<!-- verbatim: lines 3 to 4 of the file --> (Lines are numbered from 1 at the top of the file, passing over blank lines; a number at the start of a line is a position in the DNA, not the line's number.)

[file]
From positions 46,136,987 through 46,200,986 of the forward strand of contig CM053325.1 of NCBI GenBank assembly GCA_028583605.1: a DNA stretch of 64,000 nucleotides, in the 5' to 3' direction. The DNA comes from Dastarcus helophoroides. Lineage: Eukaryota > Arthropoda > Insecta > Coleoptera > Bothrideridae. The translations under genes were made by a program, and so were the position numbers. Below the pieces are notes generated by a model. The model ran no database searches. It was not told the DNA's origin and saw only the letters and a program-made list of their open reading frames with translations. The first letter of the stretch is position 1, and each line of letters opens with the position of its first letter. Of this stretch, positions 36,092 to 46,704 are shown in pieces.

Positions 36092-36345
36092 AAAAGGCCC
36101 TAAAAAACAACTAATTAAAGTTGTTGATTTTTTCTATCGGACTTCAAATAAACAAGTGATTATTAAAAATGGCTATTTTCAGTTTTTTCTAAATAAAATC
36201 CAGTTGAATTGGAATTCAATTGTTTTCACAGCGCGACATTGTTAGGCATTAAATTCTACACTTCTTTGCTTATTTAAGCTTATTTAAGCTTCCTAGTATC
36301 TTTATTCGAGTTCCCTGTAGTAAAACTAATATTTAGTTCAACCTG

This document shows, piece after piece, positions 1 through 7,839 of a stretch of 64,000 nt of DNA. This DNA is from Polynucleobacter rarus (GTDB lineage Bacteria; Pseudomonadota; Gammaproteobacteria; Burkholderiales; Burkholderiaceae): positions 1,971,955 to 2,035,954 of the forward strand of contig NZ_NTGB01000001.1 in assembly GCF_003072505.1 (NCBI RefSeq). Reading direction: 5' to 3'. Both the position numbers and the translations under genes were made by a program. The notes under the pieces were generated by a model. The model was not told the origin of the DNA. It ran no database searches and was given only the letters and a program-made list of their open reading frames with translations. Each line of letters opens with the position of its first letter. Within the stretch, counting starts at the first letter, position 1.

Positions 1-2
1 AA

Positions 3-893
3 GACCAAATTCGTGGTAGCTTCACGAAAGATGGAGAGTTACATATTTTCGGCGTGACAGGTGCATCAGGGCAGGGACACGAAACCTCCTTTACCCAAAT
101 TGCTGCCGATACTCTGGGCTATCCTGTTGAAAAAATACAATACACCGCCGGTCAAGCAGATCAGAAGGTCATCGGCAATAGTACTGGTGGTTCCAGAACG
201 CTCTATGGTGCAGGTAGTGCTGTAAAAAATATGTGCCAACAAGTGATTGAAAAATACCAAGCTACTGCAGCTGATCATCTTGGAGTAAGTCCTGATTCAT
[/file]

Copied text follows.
36092 AAAAGGCCC
36101 TAAAAAACAACTAATTAAAGTTGTTGATTTTTTCTATCGGACTTCAAATAAACAAGTGATTATTAAAAATGGCTATTTTCAGTTTTTTCTAAATAAAATC